Sclerosants are available as liquids, foam, suspensions and combined state. It can be administered into the blood stream by different routes. Generally, sclerosing agents can be classified by their physical and biological properties, which can influence treatment response and be associated with side effects . The released sclerosants destroy the venous endothelium and even additional regions of the vein wall. After several sclerotherapy sessions, the vessels are transformed into a fiber cord. Parsi et al. [9, 10] published that Polidocanol could activate the intrinsic pathway of coagulation by clotting factors VIII, IX, and reduce the concentrations of blood anticoagulant factors protein S and protein C. Furthermore, the role of coagulation is associated with other parts of coagulation system, not limited to platelets and clotting factors . In general, the role of transformation is played by a combine effect of sclerosing agents, including the distinct toxic damage to endothelium, degradation of blood cells, and activating blood coagulation, which all lead to pathophysiological pathway of arterial occlusion. It is worth noting that Bleomycin, an anti-tumor drug, which exploits the sclerosing action not relying on the cytostatic effect and is difficult to diffuse into the small vessel with smaller diameter, which may explain why the rare embolism usually almost appears in the large vessels [12,13,14].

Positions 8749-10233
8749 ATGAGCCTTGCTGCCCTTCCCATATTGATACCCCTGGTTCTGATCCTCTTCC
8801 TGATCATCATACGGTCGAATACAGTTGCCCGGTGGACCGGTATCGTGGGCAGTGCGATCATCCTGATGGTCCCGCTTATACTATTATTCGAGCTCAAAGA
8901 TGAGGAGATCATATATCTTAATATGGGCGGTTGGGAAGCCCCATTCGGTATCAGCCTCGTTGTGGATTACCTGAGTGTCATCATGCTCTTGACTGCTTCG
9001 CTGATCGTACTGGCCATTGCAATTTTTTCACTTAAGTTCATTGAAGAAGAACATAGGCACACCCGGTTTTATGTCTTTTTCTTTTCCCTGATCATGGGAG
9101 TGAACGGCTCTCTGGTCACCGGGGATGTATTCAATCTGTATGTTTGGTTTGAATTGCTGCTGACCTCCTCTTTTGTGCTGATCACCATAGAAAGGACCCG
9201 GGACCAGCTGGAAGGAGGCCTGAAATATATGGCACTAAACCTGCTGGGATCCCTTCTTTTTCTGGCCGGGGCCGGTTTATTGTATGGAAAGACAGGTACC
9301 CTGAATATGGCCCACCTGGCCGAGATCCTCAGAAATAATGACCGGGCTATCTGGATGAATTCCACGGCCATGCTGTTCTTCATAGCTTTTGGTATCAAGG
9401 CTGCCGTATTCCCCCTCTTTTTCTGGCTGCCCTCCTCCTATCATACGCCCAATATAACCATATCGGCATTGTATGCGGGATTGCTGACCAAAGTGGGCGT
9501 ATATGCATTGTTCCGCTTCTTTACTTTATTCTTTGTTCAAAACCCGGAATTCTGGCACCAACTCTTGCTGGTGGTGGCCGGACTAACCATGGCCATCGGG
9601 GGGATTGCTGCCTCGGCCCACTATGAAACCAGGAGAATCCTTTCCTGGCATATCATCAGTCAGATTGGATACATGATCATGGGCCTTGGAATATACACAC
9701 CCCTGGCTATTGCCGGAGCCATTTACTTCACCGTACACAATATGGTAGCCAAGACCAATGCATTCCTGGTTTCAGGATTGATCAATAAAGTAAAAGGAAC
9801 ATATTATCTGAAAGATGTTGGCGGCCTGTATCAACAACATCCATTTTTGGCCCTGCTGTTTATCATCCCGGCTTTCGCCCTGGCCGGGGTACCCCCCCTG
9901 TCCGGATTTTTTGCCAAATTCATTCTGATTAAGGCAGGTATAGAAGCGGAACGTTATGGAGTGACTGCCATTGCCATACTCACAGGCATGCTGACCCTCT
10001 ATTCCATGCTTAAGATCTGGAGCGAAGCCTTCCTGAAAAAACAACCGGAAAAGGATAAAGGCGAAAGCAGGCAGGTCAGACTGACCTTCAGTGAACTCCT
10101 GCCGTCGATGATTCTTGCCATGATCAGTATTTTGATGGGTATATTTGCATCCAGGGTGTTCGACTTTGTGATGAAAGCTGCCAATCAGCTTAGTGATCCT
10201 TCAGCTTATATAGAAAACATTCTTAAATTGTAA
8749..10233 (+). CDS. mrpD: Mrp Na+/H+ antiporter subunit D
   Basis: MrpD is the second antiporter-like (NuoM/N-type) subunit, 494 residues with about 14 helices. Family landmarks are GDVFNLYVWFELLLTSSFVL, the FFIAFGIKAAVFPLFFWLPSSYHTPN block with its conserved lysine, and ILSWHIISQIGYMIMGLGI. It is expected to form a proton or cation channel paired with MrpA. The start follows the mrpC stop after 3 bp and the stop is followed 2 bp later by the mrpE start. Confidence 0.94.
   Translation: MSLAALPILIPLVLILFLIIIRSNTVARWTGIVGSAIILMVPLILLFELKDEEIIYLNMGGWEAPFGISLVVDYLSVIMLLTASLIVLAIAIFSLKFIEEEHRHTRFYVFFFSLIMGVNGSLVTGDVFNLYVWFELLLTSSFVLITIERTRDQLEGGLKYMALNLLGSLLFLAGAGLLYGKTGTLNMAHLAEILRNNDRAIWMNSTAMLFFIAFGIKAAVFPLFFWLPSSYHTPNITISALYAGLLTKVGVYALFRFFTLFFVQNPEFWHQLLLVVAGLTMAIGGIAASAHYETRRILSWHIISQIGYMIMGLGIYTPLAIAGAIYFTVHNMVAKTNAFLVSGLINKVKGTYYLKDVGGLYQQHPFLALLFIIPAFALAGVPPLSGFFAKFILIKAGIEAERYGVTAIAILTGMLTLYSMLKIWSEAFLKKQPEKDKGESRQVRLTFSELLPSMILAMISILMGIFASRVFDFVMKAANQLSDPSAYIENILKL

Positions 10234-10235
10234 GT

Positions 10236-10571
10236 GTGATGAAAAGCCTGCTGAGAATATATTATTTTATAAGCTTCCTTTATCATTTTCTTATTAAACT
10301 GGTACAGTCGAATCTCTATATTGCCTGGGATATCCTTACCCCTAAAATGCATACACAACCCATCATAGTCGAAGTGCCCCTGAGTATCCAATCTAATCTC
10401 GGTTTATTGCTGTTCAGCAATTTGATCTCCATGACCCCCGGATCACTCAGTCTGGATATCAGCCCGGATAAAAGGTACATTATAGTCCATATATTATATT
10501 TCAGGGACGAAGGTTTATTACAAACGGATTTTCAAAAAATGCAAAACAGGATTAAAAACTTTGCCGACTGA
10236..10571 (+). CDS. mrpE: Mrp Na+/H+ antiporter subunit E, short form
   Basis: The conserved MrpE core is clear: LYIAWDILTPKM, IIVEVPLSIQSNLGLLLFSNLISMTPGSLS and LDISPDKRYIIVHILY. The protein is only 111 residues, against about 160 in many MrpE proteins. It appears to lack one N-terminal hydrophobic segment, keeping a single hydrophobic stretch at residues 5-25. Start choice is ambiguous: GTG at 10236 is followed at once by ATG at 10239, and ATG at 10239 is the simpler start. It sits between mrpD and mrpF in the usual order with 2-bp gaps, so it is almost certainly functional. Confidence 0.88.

The process by which the sclerosants work is also closely related to their adverse reactions. We summarized the following sclerosants listed in Table 2, which were commonly used for sclerotherapy of vascular malformations. Rabe et al.  published that the common side effects with Polidocanol are injection site hematoma, irritation, skin discoloration, and pain which were almost mild and self-limited. Consistently, the results of a high-quality randomized controlled trials (RCT) on the effectiveness and side effects of Polidocanolare similar to those listed in the Table 2 . More meaningfully, a French Polidocanol study with huge person-years on long-term side effects revealed visual disturbances and muscular vein thrombosis . Although Bertanha et al.  observerd some minor complications by a Triple-Blind RCT of Polidocanol used in the lower limbs, sclerotherapy was considered as the optional treatment of choice, provided the patient does not mind the temporary or prominent side effects. A large cohort of retrospective study conducted by Bouwman et al.  showed complications of using Bleomycin, Lauromacrogol, Doxycycline, Ethanol,and combinations for lymphatic malformations (LMs), and different responses and side effects ranged from different treatment combinations. An evidence based medicine study on Bleomycin for vascular malformations conducted by Horbach et al.  summarized the complications fever and flu-like symptoms, nausea, vomiting, and facial nerve dysfunction, which may also be related to anesthesia and intraoperative procedures. As for Bleomycin, the retrospective study published by Burrows et al.  and Shergill et al.  revealed that cellulitis, pain, swelling, skin blisters, and Horner’s syndrome were minor complications. Additionally, the side effects of other sclerosants expect candidate durgs disscussed detailedly in this article were shown in Table 2 [22,23,24,25,26,27,28].